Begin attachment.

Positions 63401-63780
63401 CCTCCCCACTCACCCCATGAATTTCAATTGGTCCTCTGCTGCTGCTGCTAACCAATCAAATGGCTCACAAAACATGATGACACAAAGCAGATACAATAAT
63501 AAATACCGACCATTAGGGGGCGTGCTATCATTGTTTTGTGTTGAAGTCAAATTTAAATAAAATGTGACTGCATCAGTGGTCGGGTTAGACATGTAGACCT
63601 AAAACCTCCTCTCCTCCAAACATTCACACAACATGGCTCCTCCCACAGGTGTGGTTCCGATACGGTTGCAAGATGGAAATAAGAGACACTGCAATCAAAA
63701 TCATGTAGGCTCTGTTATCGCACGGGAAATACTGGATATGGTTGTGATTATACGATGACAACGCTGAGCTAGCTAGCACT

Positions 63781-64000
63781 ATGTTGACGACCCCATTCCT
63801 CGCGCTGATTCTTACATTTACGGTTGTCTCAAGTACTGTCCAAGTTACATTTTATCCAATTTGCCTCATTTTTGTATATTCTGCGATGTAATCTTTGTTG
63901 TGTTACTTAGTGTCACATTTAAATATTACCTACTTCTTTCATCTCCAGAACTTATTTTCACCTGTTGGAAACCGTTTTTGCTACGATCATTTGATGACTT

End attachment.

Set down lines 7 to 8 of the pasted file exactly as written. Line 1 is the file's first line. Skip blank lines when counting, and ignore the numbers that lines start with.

63781 ATGTTGACGACCCCATTCCT
63801 CGCGCTGATTCTTACATTTACGGTTGTCTCAAGTACTGTCCAAGTTACATTTTATCCAATTTGCCTCATTTTTGTATATTCTGCGATGTAATCTTTGTTG